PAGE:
Recipes and Stories

8 December 2017: MaMa’s Coconut Cake

December 8, 2017

Tags: Classic Southern Cooking, Classic Southern Baking, Classical Southern Cooking, MaMa, MaMa's Coconut Cake, Coconut Cake, Christmas Cooking, Christmas Baking, 1 2 3 4 Cake, Seven Minute Frosting, Coconut

MaMa's Coconut Cake (from Essentials of Southern Cooking, Lyons Press 2013/Licensed by Shutterstock)
Coconut cake is a traditional Christmas cake in the part of Carolina where I grew up, and both my grandmother’s made it, using basically the same recipe. But my maternal grandmother, known to us as “MaMa” (we pronounced it Maw-Maw) had a special touch that no one else could match.

Hers was one the most extraordinarily moist cakes I’ve ever had. The great secret for its moistness is also the reason it tasted more intensely of coconut than any other. (more…)

29 November 2017: Holiday Entertaining 101—Prosciutto-Wrapped Pork Tenderloins

November 29, 2017

Tags: Christmas Entertaining, Holiday Cooking, Pork, Pork Tenderloins, Prosciutto-Wrapped Pork Tenderloins

Prosciutto-Wrapped Pork Tenderloin is impressive and yet easy enough for novice or occasional cooks.
As the last of the Thanksgiving leftovers disappear from our refrigerators and pantries, it suddenly seems that what’s left of the year is hurtling away as if it has been greased by turkey fat. Not only is the daylight rapidly dwindling to what has been called “the crowning of the year,” we’re ushering in our biggest—and longest—season of feasting.

Unfortunately, for all too many, it’s also the most frantic. People who never entertain suddenly start knocking themselves out to do so—dusting off the dining table, digging out holiday china, polishing Grandma’s silver. Folks who never bake and cook will actually open cookbooks, pore over cooking magazines, and tie on aprons they’ve not worn since last December. (more…)

21 November 2017: Cinnamon-Orange Cranberry Sauce

November 21, 2017

Tags: Thanksgiving Dinner, Cranberry Sauce, Cinnamon, Cranberries, Classic Southern Cooking, Classic American Cooking

Simple Cinnamon Cranberry Sauce is embarrassingly easy and lends a welcome homemade touch to the meal.
This year, I’m not doing my usual planning and precooking for Thanksgiving dinner, which has not been easy. For the first time in years my house isn’t fragrant with turkey broth and roasting pecans and my refrigerator isn’t crammed with more food than will fit into it.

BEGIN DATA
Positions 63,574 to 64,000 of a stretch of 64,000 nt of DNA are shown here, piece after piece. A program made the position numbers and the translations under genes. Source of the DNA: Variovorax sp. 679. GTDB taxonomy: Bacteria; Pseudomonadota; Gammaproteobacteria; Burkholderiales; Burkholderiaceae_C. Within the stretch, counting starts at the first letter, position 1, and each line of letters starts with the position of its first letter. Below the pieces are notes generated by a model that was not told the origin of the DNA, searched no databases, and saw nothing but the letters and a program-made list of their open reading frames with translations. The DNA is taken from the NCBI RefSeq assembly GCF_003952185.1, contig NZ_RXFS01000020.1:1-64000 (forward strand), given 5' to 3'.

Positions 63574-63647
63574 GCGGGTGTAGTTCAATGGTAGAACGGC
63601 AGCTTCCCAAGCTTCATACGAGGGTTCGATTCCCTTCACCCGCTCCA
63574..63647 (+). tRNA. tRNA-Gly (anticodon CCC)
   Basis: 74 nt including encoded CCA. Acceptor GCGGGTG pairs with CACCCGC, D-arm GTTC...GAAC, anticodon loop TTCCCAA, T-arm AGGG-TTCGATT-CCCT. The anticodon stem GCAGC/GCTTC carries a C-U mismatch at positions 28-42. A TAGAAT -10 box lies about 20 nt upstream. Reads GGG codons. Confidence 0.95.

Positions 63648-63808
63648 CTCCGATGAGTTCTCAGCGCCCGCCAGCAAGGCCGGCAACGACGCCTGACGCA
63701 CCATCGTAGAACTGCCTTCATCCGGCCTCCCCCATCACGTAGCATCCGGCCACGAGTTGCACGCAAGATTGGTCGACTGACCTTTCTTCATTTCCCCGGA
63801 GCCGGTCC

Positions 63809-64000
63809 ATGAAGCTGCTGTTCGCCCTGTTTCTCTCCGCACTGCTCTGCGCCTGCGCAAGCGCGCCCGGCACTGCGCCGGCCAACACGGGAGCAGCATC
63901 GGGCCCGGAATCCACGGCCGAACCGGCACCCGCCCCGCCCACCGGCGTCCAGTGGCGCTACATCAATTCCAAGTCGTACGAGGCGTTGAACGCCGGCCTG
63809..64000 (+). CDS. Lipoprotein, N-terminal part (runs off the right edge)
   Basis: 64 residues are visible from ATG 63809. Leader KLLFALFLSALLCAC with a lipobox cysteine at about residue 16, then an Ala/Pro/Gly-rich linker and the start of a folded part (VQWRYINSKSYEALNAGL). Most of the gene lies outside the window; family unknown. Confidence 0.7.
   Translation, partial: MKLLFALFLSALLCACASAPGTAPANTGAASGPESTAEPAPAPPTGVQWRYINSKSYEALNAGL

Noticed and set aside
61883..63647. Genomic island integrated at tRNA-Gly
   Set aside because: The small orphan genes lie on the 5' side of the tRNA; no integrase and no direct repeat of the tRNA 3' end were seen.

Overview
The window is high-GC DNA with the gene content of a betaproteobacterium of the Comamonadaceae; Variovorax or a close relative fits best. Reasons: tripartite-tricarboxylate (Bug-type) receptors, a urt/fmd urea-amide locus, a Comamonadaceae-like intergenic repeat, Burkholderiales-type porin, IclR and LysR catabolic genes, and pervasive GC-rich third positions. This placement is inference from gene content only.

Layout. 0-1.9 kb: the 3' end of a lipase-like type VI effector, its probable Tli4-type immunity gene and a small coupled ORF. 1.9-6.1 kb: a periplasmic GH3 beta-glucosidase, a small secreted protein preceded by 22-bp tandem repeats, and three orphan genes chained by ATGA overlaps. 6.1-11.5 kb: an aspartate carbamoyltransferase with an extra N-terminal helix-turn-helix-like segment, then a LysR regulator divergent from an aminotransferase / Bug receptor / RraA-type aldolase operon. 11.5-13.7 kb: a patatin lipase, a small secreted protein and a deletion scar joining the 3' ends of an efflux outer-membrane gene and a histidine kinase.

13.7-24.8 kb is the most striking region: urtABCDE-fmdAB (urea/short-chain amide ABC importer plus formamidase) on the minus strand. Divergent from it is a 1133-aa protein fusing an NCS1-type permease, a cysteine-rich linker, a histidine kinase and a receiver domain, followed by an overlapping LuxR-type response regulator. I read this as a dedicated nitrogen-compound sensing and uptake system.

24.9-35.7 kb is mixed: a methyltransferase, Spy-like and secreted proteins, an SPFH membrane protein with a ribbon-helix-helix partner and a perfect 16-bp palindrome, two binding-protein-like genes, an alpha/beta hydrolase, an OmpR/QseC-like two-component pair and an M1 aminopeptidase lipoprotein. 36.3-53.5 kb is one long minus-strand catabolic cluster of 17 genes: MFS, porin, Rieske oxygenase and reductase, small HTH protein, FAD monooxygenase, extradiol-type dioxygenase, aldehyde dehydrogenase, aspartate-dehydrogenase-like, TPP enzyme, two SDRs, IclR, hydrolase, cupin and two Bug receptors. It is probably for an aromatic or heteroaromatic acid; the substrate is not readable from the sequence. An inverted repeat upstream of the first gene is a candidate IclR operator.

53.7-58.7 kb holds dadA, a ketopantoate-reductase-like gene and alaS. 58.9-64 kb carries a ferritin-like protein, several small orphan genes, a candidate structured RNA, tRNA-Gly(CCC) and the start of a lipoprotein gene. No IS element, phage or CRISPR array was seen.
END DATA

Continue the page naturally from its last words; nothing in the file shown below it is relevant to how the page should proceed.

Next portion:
My father turns ninety on Thanksgiving Day, so Tim and I are heading up to my parents’ house to be with them. I’ll be cooking, but it will be my mother’s way and there will be a lot of things that I usually do that won’t be on the table this year.

Never mind. (more…)

15 November 2017: MaMa and Salmon Croquettes

November 15, 2017

Tags: Classic Southern Cooking, Classic American Cooking, Salmon, Canned Salmon, Salmon Croquettes, Salmon Balls, MaMa

MaMa's Salmon Balls or Croquettes if you want to be dainty, served on one of her brown flameware plates with her flatware.
Nostalgia does odd things to us, at times when we’re least expecting it. Last week, while ambling down an aisle at the market, minding my own business and looking for something completely different, nostalgia, in the form of a large can of wild-caught “Traditional Style” salmon, jumped right off the shelf and accosted me.

“Traditional” means it was packed whole, skin, bones, and all. And standing there looking at that neat stack of pink-labeled cans, what my mind’s eye saw was a gray-striped pink cylinder of fish standing tall in a chipped and grazed creamware bowl of my grandmother’s. Suddenly, she was right there beside me, murmuring excitedly, “They’re on sale! Let’s get some!” (more…)

8 November 2017: Old-Fashioned Scalloped Oysters

November 8, 2017

Tags: Thanksgiving Dinner, Oysters, Scalloped Oysters, Family Traditions

Old-Fashioned Scalloped Oysters
Since fall is my favorite season for cooking, it shouldn’t take a mathematical genius to figure out that Thanksgiving is my favorite cook’s holiday. Normally, the second week in November would find me up to my elbows in planning—gathering recipes, happily mapping out every detail, stocking up on the basics.